With Kissinger’s assistance, the first Egyptian-Israeli disengagement agreement was negotiated in January 1974, and in May, following a month of difficult negotiations, he organised the Syrian-Israeli disengagement. Kissinger’s shuttle diplomacy succeeded in concluding one last agreement in September 1975 with the signing of a second Egyptian-Israeli disengagement agreement. Following the conclusion of this Egyptian-Israeli disengagement agreement, commonly known as Sinai I, U.S. attention moved to Syria. Negotiations for a Syrian-Israeli disengagement proved to be much more difficult and time-consuming than those that resulted in the relatively quick agreement on the Egyptian-Israeli disengagement.  

Learning from the Syrians, the Egyptians grew more difficult regarding negotiations with Israel for a second agreement which, unlike the previous one, lasted several months. In the end, Kissinger completed the Sinai II disengagement agreement, which was signed by both Egypt and Israel. Israeli forces were withdrawn from the Sinai further east as a result of this agreement. and a U.N. buffer zone was created.  These agreements were precedents to the 1977 Camp David Agreement which established diplomatic relations between Egypt and Israel. Though many of Kissinger’s critics accused him of being a Zionist, his handling of the negotiations showed that the priority for the realist Henry was to maintain a ‘balance’ in the Middle East with both militarily powerful countries becoming reliable American allies. 

Enabling Genocide?

Since the Russia-Ukraine conflict commenced in 2022, many of the Western nations who are loudly proclaiming support for Ukraine have been equally loud at lecturing the pro-negotiation nations of the developing world. Primarily many are quite moralist with regards to India, seen as a friendly nation to Russia. When the former was buying Russian crude oil at a discount price, there were many questioning the decision as very insensitive to which the Indian political establishment  responded that the decisions were taken keeping Indian national interests in mind. Not satisfied, many political as well journalistic figures from the anti-negotiation Western nations even went as far to accuse India of having blood in her hands and making it possible for Russia to carry out a genocide in Ukraine. To this many in India would not hesitate to respond how Russia (as USSR) aided India in 1971 while the United States supported the genocidal acts of the Pakistani military in its Eastern Wing in what is Bangladesh today.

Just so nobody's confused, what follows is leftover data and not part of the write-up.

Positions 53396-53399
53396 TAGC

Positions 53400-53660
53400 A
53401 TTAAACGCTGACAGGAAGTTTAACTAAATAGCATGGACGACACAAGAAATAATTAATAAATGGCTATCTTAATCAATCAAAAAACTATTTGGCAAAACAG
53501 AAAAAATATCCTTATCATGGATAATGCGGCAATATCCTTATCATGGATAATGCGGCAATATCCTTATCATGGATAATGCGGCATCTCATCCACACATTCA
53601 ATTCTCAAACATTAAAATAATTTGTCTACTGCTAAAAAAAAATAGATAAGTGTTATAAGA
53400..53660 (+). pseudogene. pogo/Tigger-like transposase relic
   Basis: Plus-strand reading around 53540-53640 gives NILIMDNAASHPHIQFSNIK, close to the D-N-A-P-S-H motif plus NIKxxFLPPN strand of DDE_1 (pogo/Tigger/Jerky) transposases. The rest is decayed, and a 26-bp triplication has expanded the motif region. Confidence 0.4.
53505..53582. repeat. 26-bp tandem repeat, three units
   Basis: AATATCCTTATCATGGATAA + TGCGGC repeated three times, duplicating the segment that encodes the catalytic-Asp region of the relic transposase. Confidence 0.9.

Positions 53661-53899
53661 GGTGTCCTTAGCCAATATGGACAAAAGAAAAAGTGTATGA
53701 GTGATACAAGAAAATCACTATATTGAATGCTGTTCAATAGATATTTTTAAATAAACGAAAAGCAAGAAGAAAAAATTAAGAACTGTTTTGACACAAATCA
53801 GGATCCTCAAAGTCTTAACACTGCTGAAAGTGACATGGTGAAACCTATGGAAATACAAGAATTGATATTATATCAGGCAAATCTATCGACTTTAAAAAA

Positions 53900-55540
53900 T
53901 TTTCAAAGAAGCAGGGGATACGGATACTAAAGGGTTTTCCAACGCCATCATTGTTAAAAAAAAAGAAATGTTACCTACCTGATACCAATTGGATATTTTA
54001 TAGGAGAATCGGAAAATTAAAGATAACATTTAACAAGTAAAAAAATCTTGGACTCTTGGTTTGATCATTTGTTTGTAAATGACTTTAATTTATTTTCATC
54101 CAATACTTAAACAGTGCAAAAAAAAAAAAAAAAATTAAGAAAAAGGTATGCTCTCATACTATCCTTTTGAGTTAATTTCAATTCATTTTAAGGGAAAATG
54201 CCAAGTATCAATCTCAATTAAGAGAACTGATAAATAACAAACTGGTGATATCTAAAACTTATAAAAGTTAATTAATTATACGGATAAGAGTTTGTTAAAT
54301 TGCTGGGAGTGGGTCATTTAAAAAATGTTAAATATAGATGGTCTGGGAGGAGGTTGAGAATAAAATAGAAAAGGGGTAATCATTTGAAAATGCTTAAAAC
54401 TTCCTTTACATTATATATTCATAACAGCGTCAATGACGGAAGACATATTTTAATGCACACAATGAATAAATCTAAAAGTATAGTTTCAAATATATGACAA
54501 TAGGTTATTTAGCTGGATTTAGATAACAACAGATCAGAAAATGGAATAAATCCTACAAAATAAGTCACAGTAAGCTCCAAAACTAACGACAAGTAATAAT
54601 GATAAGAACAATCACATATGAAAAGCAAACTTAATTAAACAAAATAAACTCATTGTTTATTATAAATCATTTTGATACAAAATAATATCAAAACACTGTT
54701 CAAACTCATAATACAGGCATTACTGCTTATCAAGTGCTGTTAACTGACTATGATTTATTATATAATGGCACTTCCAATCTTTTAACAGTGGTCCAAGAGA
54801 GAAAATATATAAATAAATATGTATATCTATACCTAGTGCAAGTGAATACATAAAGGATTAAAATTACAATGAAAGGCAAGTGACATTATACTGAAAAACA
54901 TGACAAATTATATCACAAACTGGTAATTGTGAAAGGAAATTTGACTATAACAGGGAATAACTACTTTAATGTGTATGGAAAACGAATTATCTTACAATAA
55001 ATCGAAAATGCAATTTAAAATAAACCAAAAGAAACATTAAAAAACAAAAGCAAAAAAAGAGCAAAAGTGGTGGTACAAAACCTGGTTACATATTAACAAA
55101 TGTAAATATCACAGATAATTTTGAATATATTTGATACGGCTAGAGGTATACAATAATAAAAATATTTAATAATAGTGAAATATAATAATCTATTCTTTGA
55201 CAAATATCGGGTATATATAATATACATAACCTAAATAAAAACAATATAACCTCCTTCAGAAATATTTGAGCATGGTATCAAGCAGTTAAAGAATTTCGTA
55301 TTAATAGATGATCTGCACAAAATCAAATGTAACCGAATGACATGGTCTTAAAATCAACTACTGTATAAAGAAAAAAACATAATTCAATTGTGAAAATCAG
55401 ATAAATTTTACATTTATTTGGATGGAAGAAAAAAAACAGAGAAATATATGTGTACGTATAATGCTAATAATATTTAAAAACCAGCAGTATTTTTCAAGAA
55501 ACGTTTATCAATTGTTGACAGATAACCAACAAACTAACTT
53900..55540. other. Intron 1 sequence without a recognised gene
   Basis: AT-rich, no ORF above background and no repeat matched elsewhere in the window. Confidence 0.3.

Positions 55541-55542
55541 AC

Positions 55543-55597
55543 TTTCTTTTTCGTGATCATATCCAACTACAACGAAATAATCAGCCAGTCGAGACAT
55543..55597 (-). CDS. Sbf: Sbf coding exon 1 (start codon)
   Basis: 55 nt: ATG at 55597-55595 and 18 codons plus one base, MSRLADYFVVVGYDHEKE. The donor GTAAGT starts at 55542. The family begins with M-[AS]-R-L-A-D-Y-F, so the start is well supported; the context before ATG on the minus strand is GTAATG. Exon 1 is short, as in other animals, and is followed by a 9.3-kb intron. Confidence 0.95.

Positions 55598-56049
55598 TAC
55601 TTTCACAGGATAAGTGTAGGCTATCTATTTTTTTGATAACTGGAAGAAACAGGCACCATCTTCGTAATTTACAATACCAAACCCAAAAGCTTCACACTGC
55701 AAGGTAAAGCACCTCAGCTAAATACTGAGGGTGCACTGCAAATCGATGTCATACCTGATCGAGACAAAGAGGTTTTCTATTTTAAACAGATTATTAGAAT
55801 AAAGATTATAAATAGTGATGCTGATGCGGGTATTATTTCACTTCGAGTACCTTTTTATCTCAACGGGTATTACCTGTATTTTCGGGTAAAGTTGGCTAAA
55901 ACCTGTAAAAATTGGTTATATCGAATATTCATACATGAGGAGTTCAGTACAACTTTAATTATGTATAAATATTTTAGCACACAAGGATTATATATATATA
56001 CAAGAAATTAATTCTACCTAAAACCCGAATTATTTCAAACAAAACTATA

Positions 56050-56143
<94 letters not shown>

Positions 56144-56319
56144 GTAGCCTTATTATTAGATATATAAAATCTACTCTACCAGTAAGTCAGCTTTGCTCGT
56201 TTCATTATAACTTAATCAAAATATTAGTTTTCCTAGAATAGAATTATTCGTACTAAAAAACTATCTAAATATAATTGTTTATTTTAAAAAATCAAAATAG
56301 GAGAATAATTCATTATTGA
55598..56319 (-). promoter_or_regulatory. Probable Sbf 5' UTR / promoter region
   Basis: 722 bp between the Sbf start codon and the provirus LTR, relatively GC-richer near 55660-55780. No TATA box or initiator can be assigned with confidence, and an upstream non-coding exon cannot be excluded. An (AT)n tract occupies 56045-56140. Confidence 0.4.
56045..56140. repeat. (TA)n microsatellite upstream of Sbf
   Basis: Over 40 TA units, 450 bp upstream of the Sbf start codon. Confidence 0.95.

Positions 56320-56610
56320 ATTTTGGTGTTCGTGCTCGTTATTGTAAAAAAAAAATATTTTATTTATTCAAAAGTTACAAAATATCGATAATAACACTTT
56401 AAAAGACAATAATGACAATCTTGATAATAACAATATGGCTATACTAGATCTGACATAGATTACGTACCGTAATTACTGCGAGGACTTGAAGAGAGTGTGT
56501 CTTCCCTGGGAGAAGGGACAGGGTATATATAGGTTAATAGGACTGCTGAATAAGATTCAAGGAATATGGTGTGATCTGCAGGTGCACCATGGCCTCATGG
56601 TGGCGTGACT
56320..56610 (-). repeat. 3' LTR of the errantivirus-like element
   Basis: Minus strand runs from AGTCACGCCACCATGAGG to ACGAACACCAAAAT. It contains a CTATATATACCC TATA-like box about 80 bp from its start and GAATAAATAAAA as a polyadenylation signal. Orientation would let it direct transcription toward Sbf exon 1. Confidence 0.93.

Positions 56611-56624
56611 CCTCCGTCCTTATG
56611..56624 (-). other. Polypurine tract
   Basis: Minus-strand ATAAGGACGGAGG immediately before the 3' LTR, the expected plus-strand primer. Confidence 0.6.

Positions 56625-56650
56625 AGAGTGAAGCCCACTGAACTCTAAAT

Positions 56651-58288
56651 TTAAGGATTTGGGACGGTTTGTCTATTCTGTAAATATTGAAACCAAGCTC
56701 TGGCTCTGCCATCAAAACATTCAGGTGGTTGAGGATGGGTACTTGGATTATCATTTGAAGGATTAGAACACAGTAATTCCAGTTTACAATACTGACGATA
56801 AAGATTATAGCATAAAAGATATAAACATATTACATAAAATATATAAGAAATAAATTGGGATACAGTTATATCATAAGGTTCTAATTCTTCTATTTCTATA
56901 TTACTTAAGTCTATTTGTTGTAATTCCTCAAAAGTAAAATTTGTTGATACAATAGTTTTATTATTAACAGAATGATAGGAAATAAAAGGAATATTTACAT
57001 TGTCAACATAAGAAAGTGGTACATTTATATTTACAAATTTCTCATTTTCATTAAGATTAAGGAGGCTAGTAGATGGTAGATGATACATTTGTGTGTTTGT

According to a number of scholars, one of the US officials responsible for enabling this genocide was then National Security Advisor Dr. Henry Kissinger. However, a sizable number of historical observers assert that General Agha Muhammad Yahya Khan, who was in power at the time, would not have listened to US criticism of the atrocities his army committed in Bangladesh. As per them:

U.S. military and economic aid to Pakistan in 1971 was not of a magnitude to provide Washington with much leverage to pressure the leadership in Rawalpindi to change policies in East Pakistan to avoid the loss of aid. . . . By 1971 Washington lacked much clout in Rawalpindi, particularly on issues that, in West Pakistani eyes, struck at the very basis of their national existence.

Point to note here would be that under Nixon and Kissinger, the United States was one of the leading donors to East Pakistan’s cyclone relief in 1970, along with providing emergency assistance to prevent a famine. Interestingly the mismanagement of cyclone relief was one of the reasons that angered East Pakistani residents against the Western wing and led to victory of the Awami League, and the consequent political complications that led to the infamous and bloody Operation Searchlight on 25 March, 1971 which made the Bangladesh liberation war inevitable.